Here's Suyono, lounging around as if he's on a pleasure cruise, along with a photographer friend of his at the back and the fisherman in front. We were crazy about Suyono and enjoyed hanging out with him. When he SMSed us in the morning to find out the day's agenda, he would often ask what we'd had for breakfast, which was oddly endearing.
I had blithely assumed it would take half an hour to get to our destination. It turned out to be two hours. Luckily we were close to shore the whole time so I wasn't worried about safety. About an hour into the trip, though, I really, really had to pee. I wasn't about to halt the expedition to go ashore, so after confirming that there was no miraculous hidden bathroom on board, I said I'd just crawl under a big orange tarp they had and use a plastic bag. Which I did. I felt I deserved a Girl Scout badge, but there wasn't anyone around to give me one.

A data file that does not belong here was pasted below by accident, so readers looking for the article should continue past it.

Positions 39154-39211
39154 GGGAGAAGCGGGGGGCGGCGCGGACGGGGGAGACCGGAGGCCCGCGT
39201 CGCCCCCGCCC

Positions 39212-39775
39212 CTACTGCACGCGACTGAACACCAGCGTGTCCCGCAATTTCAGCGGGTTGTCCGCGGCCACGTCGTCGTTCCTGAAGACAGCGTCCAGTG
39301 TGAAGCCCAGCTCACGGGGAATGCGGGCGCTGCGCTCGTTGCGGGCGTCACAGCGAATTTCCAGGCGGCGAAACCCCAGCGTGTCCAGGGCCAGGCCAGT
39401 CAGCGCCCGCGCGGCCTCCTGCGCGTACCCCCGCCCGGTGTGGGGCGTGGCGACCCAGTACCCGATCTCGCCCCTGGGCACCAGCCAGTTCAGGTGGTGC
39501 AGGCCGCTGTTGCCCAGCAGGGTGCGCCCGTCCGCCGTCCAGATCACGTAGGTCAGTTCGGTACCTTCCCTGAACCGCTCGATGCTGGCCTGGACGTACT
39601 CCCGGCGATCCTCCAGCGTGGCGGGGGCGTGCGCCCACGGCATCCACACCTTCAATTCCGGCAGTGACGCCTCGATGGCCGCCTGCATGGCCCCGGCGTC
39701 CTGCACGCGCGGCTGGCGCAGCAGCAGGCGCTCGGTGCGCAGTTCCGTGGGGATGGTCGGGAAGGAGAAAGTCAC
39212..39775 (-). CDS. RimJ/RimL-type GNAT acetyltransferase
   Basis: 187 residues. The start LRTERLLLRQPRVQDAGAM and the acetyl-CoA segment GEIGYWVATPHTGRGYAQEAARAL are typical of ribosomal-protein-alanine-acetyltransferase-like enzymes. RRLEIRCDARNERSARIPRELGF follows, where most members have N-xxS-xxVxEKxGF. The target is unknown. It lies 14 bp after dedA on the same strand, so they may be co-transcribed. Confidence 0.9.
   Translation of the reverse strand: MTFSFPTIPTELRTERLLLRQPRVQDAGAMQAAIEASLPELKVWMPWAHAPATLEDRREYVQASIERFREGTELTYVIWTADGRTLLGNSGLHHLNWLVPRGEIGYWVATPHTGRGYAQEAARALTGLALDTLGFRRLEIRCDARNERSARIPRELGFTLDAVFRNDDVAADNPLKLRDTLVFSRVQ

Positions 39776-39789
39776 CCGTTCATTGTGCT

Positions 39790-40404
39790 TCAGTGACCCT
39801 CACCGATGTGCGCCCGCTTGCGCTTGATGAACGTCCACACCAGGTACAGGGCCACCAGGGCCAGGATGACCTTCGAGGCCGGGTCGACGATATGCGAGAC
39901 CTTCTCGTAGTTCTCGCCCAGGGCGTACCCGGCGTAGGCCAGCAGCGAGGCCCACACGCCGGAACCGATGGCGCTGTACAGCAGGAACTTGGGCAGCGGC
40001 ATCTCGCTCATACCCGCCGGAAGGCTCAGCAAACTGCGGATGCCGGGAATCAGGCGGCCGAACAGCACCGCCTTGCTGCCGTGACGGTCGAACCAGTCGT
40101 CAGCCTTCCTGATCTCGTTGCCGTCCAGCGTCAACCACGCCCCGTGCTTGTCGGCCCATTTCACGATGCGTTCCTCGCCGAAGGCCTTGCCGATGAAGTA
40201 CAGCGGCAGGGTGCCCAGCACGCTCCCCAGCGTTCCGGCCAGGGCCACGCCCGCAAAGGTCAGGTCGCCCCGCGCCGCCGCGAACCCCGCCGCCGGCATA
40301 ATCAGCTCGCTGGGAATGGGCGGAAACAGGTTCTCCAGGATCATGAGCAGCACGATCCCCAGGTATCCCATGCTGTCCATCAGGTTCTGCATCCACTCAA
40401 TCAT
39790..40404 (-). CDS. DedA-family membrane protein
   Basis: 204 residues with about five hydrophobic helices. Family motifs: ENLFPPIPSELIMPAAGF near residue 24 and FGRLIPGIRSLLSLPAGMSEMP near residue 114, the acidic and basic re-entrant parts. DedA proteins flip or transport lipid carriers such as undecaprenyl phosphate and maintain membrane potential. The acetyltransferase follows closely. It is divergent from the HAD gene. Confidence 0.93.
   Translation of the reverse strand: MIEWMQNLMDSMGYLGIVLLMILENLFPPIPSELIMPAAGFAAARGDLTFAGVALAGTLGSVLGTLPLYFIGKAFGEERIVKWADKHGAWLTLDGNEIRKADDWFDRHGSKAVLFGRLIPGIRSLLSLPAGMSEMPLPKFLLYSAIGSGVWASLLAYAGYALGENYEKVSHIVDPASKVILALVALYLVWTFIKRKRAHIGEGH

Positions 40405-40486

Finally we got to the mouth of the river, where we saw a huge mud flat stretching out into the ocean.
A fisherman was coming in with his catch. He told us there'd always been a mud flat here, but it had become much bigger and denser since the mud disaster, and the fishing had dropped off precipitously. With the scarcity of fish and the added impact of fuel price increases, he estimated he was making 80 percent less money now than a year ago. But, he said, with little education and no experience in any other job, "I can only work as a fisherman, what else can I do?"